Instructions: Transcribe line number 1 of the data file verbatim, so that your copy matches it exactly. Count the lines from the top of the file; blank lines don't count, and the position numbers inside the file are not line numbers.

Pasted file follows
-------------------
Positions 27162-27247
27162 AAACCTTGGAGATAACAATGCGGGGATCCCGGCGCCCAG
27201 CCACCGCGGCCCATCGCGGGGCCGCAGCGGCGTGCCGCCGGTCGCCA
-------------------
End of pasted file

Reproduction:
Positions 27162-27247